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“Mad Honey” Poisoning – Increasing Knowledge and Reducing the Risk

Mad Honey Posioning

Mad Honey poisoning is caused by grayanotoxins, a foodborne agent found in honey. While its effects are generally mild, lasting no more than a day, everyone is at risk and in severe circumstances the effects can be lethal. The general public’s knowledge of the illness tends to be lacking. Therefore, the intention of this presentation is to increase understanding (by explaining exactly what grayanotoxins are and how they work) and reduce incidences (by offering preventive measures as well as treatment options).

Please click here to view presentation “Mad Honey” Poisoning – Increasing Knowledge and Reducing the Risk. I hope that the information is helpful. If you have any questions, or care to leave a comment, please do so, below.  Thank you.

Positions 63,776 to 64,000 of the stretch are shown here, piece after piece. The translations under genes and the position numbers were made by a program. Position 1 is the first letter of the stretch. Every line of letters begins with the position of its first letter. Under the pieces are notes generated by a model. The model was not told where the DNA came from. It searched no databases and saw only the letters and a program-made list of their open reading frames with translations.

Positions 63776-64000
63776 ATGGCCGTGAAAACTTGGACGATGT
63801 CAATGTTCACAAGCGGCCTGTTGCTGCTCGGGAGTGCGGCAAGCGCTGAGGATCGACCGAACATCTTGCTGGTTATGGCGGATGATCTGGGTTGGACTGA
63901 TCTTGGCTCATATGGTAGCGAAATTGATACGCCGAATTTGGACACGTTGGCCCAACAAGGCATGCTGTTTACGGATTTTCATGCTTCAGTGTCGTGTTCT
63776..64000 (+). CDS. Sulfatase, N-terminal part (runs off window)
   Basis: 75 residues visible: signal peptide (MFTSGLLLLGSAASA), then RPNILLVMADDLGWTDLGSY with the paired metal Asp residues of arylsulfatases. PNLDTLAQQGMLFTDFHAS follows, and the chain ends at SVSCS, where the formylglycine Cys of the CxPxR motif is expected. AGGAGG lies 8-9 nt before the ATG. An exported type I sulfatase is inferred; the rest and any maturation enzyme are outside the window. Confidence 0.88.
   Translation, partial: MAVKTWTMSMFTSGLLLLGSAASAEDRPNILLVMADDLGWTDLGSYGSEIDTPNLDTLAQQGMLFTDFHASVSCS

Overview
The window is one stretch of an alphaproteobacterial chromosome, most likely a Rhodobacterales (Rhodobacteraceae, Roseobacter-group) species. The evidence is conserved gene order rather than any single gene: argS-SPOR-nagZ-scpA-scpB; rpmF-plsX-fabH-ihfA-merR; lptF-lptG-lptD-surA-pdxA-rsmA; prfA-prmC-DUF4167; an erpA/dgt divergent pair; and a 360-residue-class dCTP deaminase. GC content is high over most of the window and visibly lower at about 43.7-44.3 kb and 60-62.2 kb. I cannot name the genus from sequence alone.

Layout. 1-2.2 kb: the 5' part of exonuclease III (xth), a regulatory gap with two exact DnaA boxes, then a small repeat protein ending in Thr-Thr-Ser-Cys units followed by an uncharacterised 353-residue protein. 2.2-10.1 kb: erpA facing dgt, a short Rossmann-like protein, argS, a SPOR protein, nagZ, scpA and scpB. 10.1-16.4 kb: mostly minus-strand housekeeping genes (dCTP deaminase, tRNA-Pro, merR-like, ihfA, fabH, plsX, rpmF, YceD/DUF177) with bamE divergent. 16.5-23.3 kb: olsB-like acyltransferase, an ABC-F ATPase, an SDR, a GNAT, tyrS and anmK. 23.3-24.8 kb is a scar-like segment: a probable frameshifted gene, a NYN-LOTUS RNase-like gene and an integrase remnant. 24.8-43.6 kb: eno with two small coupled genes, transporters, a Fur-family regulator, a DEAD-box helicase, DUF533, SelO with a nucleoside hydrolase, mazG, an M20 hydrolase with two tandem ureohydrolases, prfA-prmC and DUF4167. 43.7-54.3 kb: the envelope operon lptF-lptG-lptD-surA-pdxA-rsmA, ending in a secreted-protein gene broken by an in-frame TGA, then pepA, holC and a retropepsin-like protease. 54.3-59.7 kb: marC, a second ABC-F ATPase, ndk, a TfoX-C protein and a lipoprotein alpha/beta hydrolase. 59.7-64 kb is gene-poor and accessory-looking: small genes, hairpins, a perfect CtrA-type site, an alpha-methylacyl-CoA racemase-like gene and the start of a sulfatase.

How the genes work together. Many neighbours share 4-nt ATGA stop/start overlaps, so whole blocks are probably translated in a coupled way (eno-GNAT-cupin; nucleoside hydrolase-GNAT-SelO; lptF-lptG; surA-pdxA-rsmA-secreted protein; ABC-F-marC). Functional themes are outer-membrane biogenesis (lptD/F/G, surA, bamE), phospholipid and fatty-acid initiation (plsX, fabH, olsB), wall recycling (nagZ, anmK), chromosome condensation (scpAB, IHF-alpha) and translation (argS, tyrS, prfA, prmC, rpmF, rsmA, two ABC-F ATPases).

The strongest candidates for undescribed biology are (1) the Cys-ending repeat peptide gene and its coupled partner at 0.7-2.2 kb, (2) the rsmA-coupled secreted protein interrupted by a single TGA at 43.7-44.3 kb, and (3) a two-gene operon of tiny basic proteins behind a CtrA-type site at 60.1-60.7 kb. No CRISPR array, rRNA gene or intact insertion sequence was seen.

Hope Thompson

PUBH-6165-4 Environmental Health

Walden University

2 Responses

  1. HI Hope,

    Thanks for an informative presentation. Did you find any information about honey ingested by people with decreased immune systems? I have heard that people receiving chemotherapy should avoid honey.

    Thanks again,
    Laura Sadowski

  2. Hello Laura,

    I have no information on this particular concern, I simply know that it is advised that babies/infants avoid honey completely because their bodies are in the primary stages of development. Adult stomachs are quite acidic and this can be very beneficial; if we are exposed to trace amounts of harmful “bugs”, the acid in our stomachs kills them. However, baby’s stomachs are not as acidic and even the smallest amount of a toxin can be lethal.

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